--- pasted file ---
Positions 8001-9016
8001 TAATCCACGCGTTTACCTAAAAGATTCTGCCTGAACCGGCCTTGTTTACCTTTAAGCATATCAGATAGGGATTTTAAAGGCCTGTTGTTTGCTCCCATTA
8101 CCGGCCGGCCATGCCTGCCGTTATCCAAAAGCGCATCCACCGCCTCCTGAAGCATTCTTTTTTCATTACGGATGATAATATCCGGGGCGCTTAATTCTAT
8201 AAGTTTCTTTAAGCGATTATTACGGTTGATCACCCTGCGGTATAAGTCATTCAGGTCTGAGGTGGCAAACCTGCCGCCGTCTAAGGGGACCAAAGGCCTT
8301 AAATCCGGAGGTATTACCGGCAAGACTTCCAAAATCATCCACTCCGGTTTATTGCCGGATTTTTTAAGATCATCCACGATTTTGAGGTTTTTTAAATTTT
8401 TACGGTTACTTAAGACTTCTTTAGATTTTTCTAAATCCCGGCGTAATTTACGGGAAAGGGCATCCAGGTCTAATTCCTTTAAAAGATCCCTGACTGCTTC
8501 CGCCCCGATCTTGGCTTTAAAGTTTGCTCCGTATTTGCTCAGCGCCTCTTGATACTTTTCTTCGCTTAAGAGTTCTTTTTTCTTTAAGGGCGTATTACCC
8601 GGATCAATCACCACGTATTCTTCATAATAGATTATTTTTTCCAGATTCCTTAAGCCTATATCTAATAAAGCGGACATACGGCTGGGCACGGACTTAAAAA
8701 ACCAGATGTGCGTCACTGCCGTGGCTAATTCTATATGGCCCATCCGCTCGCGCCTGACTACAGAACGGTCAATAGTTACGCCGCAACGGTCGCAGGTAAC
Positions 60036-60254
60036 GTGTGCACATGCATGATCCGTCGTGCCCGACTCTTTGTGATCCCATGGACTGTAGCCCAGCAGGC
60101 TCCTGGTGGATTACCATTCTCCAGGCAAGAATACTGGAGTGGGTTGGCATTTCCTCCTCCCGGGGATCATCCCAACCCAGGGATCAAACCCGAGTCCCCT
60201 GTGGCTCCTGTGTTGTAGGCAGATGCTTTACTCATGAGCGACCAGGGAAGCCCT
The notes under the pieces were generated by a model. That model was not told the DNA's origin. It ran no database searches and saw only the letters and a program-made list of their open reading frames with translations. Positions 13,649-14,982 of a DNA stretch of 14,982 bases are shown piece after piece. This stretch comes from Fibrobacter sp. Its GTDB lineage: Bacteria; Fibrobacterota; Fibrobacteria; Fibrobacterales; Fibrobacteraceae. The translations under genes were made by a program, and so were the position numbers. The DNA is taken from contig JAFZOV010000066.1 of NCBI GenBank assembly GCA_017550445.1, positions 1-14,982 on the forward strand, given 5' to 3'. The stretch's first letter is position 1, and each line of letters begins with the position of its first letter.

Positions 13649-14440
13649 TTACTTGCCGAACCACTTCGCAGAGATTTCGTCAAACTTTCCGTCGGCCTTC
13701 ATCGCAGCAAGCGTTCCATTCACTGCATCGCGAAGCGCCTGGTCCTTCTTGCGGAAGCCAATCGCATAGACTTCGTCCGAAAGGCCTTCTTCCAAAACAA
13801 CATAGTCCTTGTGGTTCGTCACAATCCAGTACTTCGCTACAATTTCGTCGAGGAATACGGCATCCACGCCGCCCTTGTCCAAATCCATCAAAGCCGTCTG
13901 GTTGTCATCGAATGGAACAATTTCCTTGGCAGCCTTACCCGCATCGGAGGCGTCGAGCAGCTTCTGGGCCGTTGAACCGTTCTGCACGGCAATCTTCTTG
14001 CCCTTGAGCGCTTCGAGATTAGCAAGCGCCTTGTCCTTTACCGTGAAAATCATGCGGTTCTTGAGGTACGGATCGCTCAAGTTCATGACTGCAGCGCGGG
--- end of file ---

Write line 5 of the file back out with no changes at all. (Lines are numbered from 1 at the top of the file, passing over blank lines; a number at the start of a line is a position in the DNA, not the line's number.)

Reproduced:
8301 AAATCCGGAGGTATTACCGGCAAGACTTCCAAAATCATCCACTCCGGTTTATTGCCGGATTTTTTAAGATCATCCACGATTTTGAGGTTTTTTAAATTTT